checks whether any nodes should be removed from the infected locus and whether any edges should be added to the SI locus – and does so automatically in a way that is optimised to only check as little of the network as necessary. This both makes simulation more efficient and simplifies the epidemic process description.

### What events can do¶

An `epydemic`

event is simply a Python function. As such it can do anything Python can do – but typically will perform only some simple transitions of the compartments of nodes. `epydemic.CompartmentedModel`

provides two methods that perform these operations. `changeCompartment()`

changes the compartment of a node, making sure that this change is reflected in the process' loci. `markOccupied()`

marks an edge as having been used to spread the disease, whcih can be useful when exploring how the epidemic spread.

Events might want to do other things, for example keeping track of the simulation time at which the epidemic crossed a particular edge, which might be useful for doing animations. About the only restriction on event code is that it should use `changeCompartment()`

to change nodes' compartments, as this ensures that the loci are updated.

## An example: coding up SIR¶

As an example, let's code-up the SIR model in `epydemic`

. This isn't actually necessary, as `epydemic`

already *has* an implementation of SIR (and indeed other compartmented models). But SIR is conceptually the simplest compartmented model, and demonstrates the approaches we'll use later.

```
import epydemic
import networkx
```

### Describing a model¶

Let's first define a model for our disease. We know that SIR consists of three compartments: Susceptible, Infected, and Removed. There are two loci for disease and two corresponding events: infected nodes (which can be subject to recovery events), and SI edges (which can undergo infection events). We also know that it requires two dynamical parameters: the probability of infection along an edge, and the probability of recovery. We also require an initial seeding of the network in which nodes become infected with a given probability.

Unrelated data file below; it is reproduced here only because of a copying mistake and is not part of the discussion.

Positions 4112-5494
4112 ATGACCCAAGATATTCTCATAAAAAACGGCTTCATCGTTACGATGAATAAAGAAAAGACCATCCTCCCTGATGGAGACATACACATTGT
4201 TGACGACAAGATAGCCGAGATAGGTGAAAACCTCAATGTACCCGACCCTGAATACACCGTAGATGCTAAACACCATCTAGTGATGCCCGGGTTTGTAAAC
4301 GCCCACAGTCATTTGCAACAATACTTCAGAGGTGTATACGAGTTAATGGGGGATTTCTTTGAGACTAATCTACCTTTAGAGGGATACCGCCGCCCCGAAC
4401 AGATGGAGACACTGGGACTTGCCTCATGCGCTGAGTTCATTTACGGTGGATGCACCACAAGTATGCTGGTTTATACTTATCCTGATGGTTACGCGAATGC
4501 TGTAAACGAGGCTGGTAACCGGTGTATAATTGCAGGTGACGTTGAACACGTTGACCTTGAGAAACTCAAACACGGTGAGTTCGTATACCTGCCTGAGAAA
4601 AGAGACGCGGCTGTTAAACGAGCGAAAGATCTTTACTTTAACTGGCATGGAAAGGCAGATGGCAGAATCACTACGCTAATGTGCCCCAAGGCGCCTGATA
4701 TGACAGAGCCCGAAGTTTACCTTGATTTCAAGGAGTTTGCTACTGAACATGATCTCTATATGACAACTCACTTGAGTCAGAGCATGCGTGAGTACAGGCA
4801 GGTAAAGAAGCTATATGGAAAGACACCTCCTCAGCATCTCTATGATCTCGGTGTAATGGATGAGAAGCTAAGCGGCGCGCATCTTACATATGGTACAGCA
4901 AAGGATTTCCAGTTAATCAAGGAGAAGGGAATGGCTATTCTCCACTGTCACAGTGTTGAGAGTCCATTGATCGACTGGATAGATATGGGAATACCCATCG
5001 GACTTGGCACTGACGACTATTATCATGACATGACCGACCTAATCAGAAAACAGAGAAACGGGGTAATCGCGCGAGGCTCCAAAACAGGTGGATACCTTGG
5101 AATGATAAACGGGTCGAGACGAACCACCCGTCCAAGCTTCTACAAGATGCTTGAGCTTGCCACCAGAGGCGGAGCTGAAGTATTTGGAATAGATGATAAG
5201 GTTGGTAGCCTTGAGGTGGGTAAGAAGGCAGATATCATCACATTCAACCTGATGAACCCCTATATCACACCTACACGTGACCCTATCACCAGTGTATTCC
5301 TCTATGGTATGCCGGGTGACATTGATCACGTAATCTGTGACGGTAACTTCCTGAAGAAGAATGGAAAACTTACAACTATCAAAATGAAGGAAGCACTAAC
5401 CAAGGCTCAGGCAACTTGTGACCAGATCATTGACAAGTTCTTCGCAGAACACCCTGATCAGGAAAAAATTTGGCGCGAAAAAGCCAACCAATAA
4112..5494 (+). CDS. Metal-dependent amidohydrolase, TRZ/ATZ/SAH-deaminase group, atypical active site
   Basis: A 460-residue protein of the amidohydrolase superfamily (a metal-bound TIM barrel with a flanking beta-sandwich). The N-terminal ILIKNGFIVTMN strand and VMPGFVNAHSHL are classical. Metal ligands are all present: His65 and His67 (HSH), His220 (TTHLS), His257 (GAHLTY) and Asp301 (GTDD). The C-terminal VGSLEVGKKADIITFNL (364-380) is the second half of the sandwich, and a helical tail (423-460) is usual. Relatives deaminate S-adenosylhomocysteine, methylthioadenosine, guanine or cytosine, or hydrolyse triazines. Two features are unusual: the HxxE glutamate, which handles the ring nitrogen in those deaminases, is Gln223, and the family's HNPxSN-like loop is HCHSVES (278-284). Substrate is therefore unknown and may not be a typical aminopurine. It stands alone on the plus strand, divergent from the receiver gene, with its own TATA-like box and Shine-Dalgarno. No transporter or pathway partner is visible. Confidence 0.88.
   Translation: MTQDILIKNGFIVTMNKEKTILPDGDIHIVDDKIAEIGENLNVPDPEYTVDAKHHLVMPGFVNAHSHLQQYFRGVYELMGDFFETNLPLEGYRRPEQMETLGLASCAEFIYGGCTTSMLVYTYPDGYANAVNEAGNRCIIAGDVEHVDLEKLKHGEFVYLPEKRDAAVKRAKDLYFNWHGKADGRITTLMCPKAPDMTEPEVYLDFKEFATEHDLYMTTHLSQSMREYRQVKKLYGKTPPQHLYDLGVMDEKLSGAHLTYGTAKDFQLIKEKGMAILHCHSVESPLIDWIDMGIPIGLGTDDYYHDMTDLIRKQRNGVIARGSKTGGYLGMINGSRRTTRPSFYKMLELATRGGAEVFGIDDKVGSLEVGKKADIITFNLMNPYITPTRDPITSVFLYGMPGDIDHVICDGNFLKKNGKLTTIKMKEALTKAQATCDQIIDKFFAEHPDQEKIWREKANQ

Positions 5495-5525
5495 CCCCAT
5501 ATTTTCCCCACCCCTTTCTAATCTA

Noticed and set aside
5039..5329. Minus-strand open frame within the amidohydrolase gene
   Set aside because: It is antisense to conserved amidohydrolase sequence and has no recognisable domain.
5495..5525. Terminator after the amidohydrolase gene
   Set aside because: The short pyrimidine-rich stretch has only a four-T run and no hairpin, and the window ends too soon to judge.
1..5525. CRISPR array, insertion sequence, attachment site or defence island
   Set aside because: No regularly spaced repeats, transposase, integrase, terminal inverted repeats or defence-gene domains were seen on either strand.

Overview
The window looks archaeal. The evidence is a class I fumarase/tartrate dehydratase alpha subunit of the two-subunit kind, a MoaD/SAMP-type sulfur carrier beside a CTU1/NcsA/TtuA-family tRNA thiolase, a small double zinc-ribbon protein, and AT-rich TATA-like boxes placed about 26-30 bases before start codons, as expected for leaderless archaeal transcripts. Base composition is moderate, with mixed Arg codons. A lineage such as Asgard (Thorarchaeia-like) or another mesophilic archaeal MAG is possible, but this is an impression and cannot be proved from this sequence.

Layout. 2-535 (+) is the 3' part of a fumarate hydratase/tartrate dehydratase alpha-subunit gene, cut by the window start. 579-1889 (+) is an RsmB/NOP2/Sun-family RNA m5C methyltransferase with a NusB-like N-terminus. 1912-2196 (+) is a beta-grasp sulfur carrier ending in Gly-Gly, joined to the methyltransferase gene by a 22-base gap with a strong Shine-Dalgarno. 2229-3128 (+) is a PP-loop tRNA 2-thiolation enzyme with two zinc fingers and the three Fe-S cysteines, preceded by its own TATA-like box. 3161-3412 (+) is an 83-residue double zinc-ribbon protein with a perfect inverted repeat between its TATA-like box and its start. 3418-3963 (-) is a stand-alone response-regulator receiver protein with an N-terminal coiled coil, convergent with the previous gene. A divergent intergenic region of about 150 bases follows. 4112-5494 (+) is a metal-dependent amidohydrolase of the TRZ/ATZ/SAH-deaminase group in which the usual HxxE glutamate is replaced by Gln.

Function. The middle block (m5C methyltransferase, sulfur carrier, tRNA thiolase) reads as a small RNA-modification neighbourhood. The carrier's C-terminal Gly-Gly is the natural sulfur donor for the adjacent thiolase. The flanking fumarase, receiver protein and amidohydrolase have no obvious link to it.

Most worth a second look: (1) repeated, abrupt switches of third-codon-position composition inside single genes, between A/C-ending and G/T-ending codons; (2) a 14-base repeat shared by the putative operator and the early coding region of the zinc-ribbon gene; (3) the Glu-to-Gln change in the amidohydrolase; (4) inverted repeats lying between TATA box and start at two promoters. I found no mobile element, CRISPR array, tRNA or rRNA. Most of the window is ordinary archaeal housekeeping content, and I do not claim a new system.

Let's see how this is coded in `epydemic`

:

```
class SIR(epydemic.CompartmentedModel):
'''The Susceptible-Infected-Removed compartmented model of disease.
Susceptible nodes are infected by infected neighbours, and are removed
when they are no longer infectious.'''
# the model parameters
P_INFECTED = 'pInfected' #: Parameter for probability of initially being infected.
P_INFECT = 'pInfect' #: Parameter for probability of infection on contact.
P_REMOVE = 'pRemove' #: Parameter for probability of removal.
# the possible dynamics states of a node for SIR dynamics
SUSCEPTIBLE = 'S' #: Compartment for nodes susceptible to infection.
INFECTED = 'I' #: Compartment for nodes infected.
REMOVED = 'R' #: Compartment for nodes recovered/removed.
# the locus for infection events
SI = 'SI' #: Edge able to transmit infection.
def __init__( self ):
super(SIR, self).__init__()
def build( self, params ):
'''Build the SIR model.
:param params: the model parameters'''
pInfected = params[self.P_INFECTED] # probability of a node bveing initially infected
pInfect = params[self.P_INFECT] # probability of infection
pRemove = params[self.P_REMOVE] # probability of recovery
self.addCompartment(self.SUSCEPTIBLE, 1 - pInfected)
self.addCompartment(self.INFECTED, pInfected)
self.addCompartment(self.REMOVED, 0.0)
self.addLocus(self.INFECTED)
self.addLocus(self.SUSCEPTIBLE, self.INFECTED, name = self.SI)